Aniz - ‘We have the right to access health services’

24 July 2020

LGBTIQ activist Aniz Mitha talks about his experience of accessing healthcare services as a gay, HIV-positive sex worker in Malawi.

Aniz - ‘We have rights to access health services just as any other human being.’

Being gay, HIV-positive and Muslim, Aniz faced a lot of challenges and struggled to gain acceptance from his family. After being rejected by them, he felt unable to share his HIV status with anyone.

In addition to this, Aniz has struggled to access healthcare services in Malawi. There have been times when healthcare professionals have made stigmatising comments about his sexuality, and when he encountered difficulties getting his HIV medication.

It was hard for me to access the services at the hospital because I felt discriminated for my sexual orientation.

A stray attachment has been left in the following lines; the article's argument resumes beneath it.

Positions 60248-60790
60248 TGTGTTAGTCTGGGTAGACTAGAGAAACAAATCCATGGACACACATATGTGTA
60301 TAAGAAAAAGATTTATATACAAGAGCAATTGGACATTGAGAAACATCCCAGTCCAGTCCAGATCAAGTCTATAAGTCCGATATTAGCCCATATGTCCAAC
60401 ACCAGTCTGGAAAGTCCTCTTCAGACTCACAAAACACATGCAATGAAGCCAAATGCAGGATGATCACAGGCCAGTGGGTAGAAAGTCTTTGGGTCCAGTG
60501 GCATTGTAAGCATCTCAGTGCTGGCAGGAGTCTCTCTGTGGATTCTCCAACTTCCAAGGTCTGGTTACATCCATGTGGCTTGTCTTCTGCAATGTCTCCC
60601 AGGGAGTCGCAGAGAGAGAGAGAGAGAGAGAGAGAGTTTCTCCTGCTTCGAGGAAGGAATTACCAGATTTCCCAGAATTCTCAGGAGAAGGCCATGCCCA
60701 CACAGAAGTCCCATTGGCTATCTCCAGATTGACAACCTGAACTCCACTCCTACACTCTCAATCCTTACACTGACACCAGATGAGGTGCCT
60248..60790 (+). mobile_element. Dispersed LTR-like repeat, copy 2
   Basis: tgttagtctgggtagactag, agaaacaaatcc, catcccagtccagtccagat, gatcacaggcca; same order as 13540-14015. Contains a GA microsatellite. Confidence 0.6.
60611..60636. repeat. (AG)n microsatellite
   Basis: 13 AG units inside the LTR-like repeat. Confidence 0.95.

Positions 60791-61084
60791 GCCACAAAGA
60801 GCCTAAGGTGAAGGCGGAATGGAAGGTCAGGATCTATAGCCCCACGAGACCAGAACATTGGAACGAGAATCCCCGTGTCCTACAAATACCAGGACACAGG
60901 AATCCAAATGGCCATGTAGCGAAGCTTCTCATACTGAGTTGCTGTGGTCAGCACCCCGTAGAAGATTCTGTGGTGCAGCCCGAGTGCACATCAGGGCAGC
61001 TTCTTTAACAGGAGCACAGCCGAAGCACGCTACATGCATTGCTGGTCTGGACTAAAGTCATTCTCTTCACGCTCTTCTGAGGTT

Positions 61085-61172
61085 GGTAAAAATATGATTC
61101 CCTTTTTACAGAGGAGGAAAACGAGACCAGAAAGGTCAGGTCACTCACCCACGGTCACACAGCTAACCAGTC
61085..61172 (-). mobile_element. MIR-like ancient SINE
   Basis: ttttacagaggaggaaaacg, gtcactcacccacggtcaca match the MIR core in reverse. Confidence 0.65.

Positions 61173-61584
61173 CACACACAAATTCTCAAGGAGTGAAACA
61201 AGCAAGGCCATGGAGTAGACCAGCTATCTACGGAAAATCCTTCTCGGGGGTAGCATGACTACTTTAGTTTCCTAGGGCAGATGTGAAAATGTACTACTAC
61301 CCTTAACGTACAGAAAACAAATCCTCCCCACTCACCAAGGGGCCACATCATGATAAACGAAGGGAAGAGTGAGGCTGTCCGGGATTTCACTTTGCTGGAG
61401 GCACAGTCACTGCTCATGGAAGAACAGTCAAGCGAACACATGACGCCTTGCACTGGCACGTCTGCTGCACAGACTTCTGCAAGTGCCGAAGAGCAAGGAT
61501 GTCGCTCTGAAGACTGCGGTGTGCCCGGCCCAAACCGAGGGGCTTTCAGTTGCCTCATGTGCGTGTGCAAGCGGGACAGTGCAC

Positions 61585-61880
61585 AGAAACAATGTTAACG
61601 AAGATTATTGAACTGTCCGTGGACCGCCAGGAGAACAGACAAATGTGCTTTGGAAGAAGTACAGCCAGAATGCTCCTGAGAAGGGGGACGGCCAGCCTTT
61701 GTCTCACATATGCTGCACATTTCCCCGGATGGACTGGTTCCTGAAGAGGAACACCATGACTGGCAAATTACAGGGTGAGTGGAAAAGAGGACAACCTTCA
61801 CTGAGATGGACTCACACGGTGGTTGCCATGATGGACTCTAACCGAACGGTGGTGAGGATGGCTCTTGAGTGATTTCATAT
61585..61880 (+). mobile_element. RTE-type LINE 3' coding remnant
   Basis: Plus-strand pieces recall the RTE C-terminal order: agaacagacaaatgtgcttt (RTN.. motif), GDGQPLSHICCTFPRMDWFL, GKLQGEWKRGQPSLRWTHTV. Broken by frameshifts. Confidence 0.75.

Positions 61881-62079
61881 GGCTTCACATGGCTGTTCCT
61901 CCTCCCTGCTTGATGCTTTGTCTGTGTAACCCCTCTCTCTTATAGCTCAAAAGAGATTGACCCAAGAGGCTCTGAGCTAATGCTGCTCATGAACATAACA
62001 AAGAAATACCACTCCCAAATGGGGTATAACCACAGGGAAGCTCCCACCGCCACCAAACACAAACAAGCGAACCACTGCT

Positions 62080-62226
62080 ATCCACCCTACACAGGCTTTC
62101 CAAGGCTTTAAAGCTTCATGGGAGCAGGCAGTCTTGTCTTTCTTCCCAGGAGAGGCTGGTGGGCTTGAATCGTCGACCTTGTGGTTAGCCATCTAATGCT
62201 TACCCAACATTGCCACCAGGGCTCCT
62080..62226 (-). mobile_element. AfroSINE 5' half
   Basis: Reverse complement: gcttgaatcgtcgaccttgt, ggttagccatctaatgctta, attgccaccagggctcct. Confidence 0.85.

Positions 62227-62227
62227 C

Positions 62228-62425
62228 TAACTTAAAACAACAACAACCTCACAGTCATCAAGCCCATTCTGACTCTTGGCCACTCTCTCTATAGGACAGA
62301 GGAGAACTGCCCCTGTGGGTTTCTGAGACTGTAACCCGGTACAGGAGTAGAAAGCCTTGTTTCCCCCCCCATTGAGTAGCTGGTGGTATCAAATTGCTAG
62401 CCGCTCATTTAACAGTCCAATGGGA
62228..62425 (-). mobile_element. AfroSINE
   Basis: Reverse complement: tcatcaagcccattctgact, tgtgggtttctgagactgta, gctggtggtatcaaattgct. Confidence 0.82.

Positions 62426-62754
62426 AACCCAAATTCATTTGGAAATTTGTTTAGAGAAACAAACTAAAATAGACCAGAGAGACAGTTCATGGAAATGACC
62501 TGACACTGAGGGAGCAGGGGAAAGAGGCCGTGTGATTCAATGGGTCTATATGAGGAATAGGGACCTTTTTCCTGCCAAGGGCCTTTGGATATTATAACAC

Aniz believes that some healthcare professionals think they are breaking the law when supporting LGBTIQ people. His interview ends with a strong statement:

We have rights to access health because that’s what each and every human being is supposed to get.

In Malawi, homosexuality and sex work are both criminalised. This creates a hostile environment for men who have sex with men and sex workers, making them more vulnerable to HIV and less able to access HIV services, for fear of discrimination and stigma. Access to healthcare, including HIV services, is a fundamental human right. People also have a right to equal treatment before the law and a right to dignity.

About the author

This interview was conducted by Dunker Kamba, a citizen journalist from Malawi.

Video edits by Julia Dotras.

Stories for Change

‘Stories for Change’ is a series of real-life stories of stigma and discrimination, developed in collaboration with citizen journalists from Malawi, Zambia and Eswatini.

Find more stories here.